Your wearables know that you're sick before you do

When you get that feeling of the flu coming on, you never quite know what's going to happen next. Sometimes it quietly fades away. Other times you're off work and in bed for a week or more. 

But researchers have now discovered that your wearables are aware that you're sick long before you are, and could even tell you when it's time to see the doctor.

Engineers at Stanford University and Veterans Affairs Palo Alto performed several experiments to discover whether real scientific conclusions could be drawn from the data produced by commercial wearable devices.

Seven different devices

First they studied one man, wearing seven different devices, over a period of two years. The devices measured a bunch of different things - activity level, radiation exposure, blood oxygen level and more. About 250,000 data points were collected each day.

From analysis of that data, they then equipped 43 new volunteers with a device capable of tracking heart rate, skin temperature and movement for an average of five months each. The results showed that people's bodies differ substantially, necessitating personalised analysis.

The team also looked at instances with abnormal readings. The first participant had four periods in which his heart rate and skin temperature were high. During three of those periods, he reported clinical symptoms like congestion, but in the fourth he was subsequently diagnosed with Lyme disease.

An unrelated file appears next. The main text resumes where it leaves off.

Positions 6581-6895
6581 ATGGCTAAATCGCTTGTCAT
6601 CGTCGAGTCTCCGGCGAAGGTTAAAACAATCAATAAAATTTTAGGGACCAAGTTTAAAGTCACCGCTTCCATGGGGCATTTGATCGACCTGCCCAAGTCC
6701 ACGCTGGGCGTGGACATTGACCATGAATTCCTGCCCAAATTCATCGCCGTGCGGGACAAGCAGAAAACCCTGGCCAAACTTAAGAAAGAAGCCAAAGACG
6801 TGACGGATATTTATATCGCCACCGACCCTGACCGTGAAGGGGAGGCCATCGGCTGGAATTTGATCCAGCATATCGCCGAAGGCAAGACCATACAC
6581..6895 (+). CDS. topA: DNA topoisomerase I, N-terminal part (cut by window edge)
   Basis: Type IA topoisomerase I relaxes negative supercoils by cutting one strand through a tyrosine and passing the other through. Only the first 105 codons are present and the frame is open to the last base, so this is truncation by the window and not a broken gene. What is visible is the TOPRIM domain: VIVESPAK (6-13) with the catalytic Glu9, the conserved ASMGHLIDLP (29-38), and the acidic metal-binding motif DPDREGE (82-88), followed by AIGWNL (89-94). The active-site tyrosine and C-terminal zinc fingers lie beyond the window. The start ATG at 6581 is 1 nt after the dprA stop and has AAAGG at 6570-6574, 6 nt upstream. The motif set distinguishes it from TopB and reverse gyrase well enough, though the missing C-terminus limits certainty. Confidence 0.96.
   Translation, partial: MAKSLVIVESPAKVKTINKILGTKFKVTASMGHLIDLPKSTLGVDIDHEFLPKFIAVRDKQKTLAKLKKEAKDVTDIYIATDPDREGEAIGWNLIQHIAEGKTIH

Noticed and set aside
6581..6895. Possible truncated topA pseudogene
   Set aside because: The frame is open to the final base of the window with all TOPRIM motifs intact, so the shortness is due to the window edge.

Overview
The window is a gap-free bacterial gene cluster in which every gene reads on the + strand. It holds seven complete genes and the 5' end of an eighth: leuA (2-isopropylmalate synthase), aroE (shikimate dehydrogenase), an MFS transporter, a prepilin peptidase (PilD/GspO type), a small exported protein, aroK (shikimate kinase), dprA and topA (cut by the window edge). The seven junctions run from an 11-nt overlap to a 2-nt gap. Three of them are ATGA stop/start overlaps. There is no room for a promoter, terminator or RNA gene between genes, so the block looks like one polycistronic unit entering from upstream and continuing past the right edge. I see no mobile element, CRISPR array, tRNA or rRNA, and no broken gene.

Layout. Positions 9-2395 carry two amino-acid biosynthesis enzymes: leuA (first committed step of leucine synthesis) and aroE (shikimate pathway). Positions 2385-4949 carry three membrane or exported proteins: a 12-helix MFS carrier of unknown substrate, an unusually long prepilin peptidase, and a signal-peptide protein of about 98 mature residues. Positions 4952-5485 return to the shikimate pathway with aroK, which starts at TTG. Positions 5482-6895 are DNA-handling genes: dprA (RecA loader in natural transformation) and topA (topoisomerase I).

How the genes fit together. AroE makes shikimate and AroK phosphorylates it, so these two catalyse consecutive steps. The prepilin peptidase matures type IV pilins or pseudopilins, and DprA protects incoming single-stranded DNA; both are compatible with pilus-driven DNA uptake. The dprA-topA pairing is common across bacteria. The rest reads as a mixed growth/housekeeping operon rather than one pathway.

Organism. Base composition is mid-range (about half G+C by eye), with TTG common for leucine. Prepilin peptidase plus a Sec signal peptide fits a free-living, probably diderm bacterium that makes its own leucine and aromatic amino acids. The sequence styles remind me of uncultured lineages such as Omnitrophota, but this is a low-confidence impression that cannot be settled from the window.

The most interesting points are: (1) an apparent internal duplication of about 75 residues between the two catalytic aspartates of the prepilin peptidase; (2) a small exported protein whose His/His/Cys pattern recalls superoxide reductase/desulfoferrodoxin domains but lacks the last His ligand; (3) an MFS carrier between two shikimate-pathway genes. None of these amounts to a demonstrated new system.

“The wearable was actually able to predict Lyme disease even before the patient had any symptoms,” said Grace Peng, Director of the National Institute of Biomedical Imaging and Bioengineering.

In the wider experiment, three participants became ill during the monitoring period and in each case their heart rate spiked compared to its average. Using that data, the team was able to create an algorithm that identified possible illness based on heart rate spikes.

Incredibly exciting

“It was incredibly exciting that we could actually detect illness using just a consumer wearable device,” said Jessilyn Dunn, a postdoctoral research fellow at Stanford University and one of the lead authors on the paper. 

While the researchers emphasize that wearables aren't yet a means of clinical diagnosis, they could provide a more representative assessment of general health. “We know that the day that you go into the doctor once a year, it might not be your typical day, so we can get a picture of what that really is,” said Dunn.

Additionally, the system could prove useful outside of urban areas. 

“For those individuals who can’t easily come into a clinic, they’re still under a sort of health surveillance mechanism,” Dunn said. 

“There’s a really exciting potential for this type of technology to really revolutionize the healthcare model.”

The full details of the experiments were published in the journal PLoS Biology.